Suppose there is a free particle on a circle with radius r.

The energy spectrum is then

$$E_n = \frac{n^2\hbar^2}{2mr^2} \,.$$

Thus, when $n \neq 0$, then the spectrum of energies is degenerate for $n = \pm1, \pm2, \pm3, ...$

How can I construct a hermitian operator that distinguishes the degenerate states physically? I know that the degenerate states have to be eigenfunctions of said operator, but with different eigenvalues for the degenerate states.


A free particle on a circle of fixed radius r is known as a 2D rigid rotor.

As for the classical case, the particle's energy, and therefore its Hamiltonian, can be expressed in terms of the angular momentum ${\bf L}$ and the moment of inertia $I = mr^2$ as $$ H = \frac{{\bf L}^2}{2I} = \frac{{\bf L}^2}{2mr^2} $$ If the particle's trajectory is constrained to the $xy$-plane, the only surviving angular momentum component is $L_z$, so $$ H = \frac{L_z^2}{2mr^2} = - \frac{\hbar^2}{2mr^2}\frac{\partial^2 }{\partial \phi^2} $$ To understand what is happening and what the physical interpretation of the degeneracy is, look at the eigenvalues of $L_z$.

  • $\begingroup$ So, in other words, the eigenvalues for $\large L_z$, call them $\ell$ are distinct whenever the energy level, $n$, is degenerate. Thus, for example, if $ n = \pm1, \pm2,... , \ell = 0, 1, 2,...$ ? $\endgroup$ – Hugo Bethancourt Oct 23 '15 at 15:23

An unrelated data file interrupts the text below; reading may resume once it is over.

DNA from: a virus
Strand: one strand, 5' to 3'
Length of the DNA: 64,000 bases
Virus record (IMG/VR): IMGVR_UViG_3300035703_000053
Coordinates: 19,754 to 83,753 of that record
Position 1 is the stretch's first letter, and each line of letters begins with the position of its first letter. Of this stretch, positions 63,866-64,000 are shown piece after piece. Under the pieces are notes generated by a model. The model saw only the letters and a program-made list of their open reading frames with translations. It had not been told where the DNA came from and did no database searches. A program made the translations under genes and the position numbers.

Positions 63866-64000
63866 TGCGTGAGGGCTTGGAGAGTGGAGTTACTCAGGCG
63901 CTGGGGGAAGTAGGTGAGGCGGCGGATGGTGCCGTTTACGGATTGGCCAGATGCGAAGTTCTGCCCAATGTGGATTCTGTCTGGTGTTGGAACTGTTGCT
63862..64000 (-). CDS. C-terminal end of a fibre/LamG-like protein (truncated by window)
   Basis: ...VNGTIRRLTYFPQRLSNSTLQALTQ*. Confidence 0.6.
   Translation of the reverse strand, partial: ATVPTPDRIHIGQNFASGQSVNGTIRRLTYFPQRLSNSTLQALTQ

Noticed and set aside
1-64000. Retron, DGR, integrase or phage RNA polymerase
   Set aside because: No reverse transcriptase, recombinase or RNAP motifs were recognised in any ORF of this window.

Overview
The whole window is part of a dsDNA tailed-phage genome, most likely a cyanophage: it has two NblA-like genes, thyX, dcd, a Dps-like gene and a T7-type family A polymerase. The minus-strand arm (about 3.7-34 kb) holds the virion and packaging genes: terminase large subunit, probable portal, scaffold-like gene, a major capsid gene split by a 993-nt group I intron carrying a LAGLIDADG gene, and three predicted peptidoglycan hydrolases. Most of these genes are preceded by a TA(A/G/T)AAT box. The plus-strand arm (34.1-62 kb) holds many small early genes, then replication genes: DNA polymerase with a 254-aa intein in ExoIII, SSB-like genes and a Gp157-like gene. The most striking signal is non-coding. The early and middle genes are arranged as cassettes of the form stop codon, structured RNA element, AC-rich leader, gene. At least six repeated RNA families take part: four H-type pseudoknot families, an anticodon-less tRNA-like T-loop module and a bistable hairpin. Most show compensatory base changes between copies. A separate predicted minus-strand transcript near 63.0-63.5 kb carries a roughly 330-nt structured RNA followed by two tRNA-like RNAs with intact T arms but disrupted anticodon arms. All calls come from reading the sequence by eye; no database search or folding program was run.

• 1
    $\begingroup$ No, not at all. The eigenvalues of $L_z$ are simply $n\hbar$, just solve its eigenvalue equation. Then the eigenvalues for $H$ are $(n\hbar)^2/(2mr^2) = \hbar^2 n^2/(2mr^2)$. The $l$ you are mentioning labels eigenvalues of ${\bf L}^2 = L_x^2 +L_y^2 +L_z^2$ in 3D. The eigenvalues of ${\bf L}^2$ are in fact $\hbar l(l+1)$, for $l = 0, 1, 2,...$. In that case, we also have $[{\bf L}^2, L_z] = 0$, from which follows that for every given $l$ there are $2l+1$ degenerate eigenfunctions of ${\bf L}^2$, $\psi_{ln}$, labeled by different eigenvalues of $L_z$, $n = 0, \pm 1, \pm 2, ..., \pm l$. $\endgroup$ – udrv Oct 23 '15 at 15:52

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